The tensions rise as the hunt of the big bad black cat of the apartment complex gets more intense.
Writer/Artist: Kanata Konami
What They Say
Chi has made a new friend. There's another cat in the neighborhood; the very cat that the building manager considers to be a nuisance and with a reward on his head. The cat's name is Kuro; a giant of a feline. All black and with a bit of an appetite, this cat has been known to not only sneak into people's yards but he has even been bold enough to enter some apartments searching for food. Now the two cats are working together to take on the big world outside of the Yamada's apartment!
Content: (please note that content portions of a review may contain spoilers)
The third volume's the charm for Chi's Sweet Home. While a book can be enjoyable for the first volume or two when it comes to this kind of content, it can definitely wear out its welcome as time goes on. Chi is an adorable kitty after all but can the antics carry for long before they get tiresome? Garfield and Nermal may disagree, but there's always that danger there. This volume shakes things up a bit by letting the reader know that things won't always stay the same and a couple of different kinds of tension are in store for us. Rather than keep it continually cute and cloying, Kanata wants to make sure that we treat this seriously as well, something which the regular thought of eviction certainly carries.
Blackie has been an interesting character in the book as he's something of the sage older cat, yet not an elderly cat. He's taken Chi out to do a bit of hunting, showing the tricks of survival on the outside and some of the tips on how best to get your owner to do what you want. Chi's learned a lot from him, yet Chi's still not entirely familiar with Blackie. When the two get along, it's all good, but when Chi does stuff to tick off Blackie, he wants nothing to do with Chi. The hunting adventure alone shows that. But when the chips are down, the two work together well and Blackie definitely looks out for Chi, which is important when the super sees both of them outside and Blackie has earned quite the reputation for problems and property damage.
When things do get problematic, Chi's presence is something that's actually causing Yohei's parents to consider sending Chi to Hokkaido to live since it would be safer. The Super didn't know about Chi before, but now that she does, it's even more of an issue since finding places to live that take pets is so hard. It's really good to see the kind of scare the parents get into about Chi's presence and how it can affect their living there as well as seeing how Yohei reacts to all of it, especially with Chi being oblivious to all of it. There are some good, real issues here that the family faces, ones that others have faced in real life as well when it comes to pets and apartments, and while it is simple, it's not candycoated for us. That Chi's Sweet Home can give us silly and serious, often at the same time, is one of the biggest points in its favor.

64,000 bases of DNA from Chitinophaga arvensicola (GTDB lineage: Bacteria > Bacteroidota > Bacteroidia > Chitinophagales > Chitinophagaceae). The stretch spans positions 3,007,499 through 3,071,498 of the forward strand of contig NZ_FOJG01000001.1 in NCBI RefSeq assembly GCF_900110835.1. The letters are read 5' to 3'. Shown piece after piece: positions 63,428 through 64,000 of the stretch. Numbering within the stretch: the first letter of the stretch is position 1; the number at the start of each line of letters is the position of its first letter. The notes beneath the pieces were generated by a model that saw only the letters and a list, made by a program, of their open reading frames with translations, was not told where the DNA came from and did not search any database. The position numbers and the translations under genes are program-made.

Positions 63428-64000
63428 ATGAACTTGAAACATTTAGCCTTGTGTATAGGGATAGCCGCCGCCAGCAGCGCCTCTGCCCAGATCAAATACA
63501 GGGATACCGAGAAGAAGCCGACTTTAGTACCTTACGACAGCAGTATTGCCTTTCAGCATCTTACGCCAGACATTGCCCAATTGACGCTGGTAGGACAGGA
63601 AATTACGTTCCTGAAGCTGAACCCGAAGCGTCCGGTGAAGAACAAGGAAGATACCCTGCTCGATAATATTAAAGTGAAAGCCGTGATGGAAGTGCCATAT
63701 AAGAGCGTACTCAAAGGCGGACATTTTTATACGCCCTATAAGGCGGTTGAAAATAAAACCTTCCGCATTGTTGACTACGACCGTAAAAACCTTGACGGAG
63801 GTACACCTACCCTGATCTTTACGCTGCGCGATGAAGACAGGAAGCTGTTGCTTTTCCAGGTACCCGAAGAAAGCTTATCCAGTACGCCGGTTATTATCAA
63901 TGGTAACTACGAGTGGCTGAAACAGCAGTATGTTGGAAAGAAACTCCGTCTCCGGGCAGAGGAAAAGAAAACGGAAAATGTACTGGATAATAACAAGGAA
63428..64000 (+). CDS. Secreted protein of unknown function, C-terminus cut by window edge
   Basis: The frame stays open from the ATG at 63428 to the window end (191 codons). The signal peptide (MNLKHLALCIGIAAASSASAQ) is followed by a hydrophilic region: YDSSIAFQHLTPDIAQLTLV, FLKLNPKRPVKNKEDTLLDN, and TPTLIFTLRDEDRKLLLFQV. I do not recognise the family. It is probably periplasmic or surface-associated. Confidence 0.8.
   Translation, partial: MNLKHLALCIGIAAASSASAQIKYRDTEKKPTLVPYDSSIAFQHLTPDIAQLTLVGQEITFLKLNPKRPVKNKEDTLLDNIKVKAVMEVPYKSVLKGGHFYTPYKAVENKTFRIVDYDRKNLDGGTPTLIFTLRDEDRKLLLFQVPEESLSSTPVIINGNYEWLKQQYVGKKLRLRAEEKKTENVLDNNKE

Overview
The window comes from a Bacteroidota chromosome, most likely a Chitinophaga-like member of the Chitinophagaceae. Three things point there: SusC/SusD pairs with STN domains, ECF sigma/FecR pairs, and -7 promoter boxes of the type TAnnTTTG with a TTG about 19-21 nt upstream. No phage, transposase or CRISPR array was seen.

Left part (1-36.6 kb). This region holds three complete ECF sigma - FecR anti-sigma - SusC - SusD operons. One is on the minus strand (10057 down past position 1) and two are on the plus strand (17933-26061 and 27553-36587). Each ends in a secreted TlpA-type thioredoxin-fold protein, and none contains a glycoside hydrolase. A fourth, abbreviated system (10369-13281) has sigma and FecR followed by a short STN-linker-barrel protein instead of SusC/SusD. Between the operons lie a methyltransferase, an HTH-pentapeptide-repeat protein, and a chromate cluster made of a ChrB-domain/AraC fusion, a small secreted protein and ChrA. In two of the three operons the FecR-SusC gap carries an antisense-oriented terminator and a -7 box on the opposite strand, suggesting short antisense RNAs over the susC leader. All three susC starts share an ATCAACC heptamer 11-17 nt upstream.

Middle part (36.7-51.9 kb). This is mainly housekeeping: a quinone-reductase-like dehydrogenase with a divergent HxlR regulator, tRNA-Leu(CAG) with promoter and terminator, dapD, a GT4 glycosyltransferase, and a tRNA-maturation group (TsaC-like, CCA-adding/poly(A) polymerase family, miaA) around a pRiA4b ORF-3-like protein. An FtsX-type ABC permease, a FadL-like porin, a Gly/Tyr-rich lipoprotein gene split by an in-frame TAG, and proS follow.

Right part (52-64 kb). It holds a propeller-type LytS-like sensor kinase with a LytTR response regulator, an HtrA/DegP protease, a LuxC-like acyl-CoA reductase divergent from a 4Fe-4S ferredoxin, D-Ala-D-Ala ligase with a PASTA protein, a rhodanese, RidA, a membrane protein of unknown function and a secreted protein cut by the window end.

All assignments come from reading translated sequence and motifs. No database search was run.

While I had thoroughly enjoyed the first two volumes of Chi's Sweet Home, I really had wondered if it would be able to hold up with the third one. It's a very cute and endearing concept but one that could easily wear out its welcome. Thankfully, Konami Kanata has things down pat and knows how to massage the material so as to not overdo it. While the book could exist solely with the comedy and sugary sweetness aspect, it is more than that and excels at that while utilizing those aspects in just the right amount. It does, in the end, make you smile and think fondly on it, earning it a reputation it rightly deserves, but it brings in much more as well that really humanizes it and makes it easily to relate to. Chi's Sweet Home hits its stride perfectly here and hints at things to come as it intends to change things up. Highly recommended.